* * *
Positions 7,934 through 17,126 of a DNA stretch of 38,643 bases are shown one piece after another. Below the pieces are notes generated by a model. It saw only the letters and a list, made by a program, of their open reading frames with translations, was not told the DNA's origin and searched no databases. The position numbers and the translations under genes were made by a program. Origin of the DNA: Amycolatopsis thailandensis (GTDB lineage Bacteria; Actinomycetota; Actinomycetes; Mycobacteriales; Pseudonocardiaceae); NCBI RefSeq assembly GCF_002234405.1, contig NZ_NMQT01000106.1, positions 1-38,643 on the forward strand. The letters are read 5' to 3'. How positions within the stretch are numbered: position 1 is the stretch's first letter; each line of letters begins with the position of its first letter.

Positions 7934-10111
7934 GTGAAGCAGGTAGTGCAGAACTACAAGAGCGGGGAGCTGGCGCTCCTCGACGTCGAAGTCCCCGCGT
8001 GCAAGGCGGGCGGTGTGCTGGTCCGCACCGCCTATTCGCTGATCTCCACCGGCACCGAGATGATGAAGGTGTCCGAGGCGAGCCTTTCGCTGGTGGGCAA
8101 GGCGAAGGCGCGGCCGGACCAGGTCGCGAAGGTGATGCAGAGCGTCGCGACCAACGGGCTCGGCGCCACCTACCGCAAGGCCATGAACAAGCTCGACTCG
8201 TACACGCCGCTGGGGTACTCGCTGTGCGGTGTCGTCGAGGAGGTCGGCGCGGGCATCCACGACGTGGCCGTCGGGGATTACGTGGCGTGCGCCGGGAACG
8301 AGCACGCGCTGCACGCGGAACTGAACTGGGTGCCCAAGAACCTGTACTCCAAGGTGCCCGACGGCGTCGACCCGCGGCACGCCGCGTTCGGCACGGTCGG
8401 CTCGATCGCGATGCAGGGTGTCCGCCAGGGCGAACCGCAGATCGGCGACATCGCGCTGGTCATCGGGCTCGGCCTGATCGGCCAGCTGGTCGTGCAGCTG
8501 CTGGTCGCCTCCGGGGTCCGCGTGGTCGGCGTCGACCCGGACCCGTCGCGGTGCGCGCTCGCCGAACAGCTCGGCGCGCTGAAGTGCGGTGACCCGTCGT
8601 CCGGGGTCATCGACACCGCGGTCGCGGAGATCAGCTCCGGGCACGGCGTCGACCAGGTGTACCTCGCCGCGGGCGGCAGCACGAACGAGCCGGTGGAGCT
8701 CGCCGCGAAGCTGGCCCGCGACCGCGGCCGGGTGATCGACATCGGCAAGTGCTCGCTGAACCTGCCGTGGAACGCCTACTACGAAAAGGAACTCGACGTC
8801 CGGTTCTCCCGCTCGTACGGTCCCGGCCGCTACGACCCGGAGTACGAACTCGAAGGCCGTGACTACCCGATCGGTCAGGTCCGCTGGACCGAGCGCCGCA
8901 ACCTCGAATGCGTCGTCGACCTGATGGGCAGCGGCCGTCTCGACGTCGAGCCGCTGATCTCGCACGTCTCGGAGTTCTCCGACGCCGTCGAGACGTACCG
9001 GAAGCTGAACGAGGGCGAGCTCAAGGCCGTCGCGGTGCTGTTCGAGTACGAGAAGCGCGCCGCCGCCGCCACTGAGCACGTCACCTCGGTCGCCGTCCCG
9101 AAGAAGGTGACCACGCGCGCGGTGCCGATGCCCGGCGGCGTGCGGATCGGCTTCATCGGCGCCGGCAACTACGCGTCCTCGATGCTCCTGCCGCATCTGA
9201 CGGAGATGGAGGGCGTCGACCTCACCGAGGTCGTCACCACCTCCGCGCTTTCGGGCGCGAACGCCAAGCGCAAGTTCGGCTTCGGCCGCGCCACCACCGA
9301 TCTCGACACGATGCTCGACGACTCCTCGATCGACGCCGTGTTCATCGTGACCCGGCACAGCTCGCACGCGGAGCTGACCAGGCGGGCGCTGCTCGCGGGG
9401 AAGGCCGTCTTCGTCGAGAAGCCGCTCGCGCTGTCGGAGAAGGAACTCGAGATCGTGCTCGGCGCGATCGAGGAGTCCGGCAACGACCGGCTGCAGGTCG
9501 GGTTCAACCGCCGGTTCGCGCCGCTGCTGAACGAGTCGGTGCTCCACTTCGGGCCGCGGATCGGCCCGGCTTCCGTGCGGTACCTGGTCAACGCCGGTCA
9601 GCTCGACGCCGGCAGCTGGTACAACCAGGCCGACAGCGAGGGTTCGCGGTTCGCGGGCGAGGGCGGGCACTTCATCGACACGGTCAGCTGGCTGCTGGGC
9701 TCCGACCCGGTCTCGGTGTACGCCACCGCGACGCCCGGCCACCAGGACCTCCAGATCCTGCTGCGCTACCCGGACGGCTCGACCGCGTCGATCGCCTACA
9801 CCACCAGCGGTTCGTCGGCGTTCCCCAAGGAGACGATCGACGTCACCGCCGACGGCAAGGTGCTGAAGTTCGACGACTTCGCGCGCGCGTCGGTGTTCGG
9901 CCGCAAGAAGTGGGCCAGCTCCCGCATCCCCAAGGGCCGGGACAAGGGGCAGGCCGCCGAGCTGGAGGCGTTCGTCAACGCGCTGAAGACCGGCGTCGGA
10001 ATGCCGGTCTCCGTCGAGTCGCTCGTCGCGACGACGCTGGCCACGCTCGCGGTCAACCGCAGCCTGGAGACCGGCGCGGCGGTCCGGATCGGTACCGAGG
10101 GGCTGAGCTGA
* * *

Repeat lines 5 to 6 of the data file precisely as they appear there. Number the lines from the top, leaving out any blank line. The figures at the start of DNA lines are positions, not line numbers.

8101 GGCGAAGGCGCGGCCGGACCAGGTCGCGAAGGTGATGCAGAGCGTCGCGACCAACGGGCTCGGCGCCACCTACCGCAAGGCCATGAACAAGCTCGACTCG
8201 TACACGCCGCTGGGGTACTCGCTGTGCGGTGTCGTCGAGGAGGTCGGCGCGGGCATCCACGACGTGGCCGTCGGGGATTACGTGGCGTGCGCCGGGAACG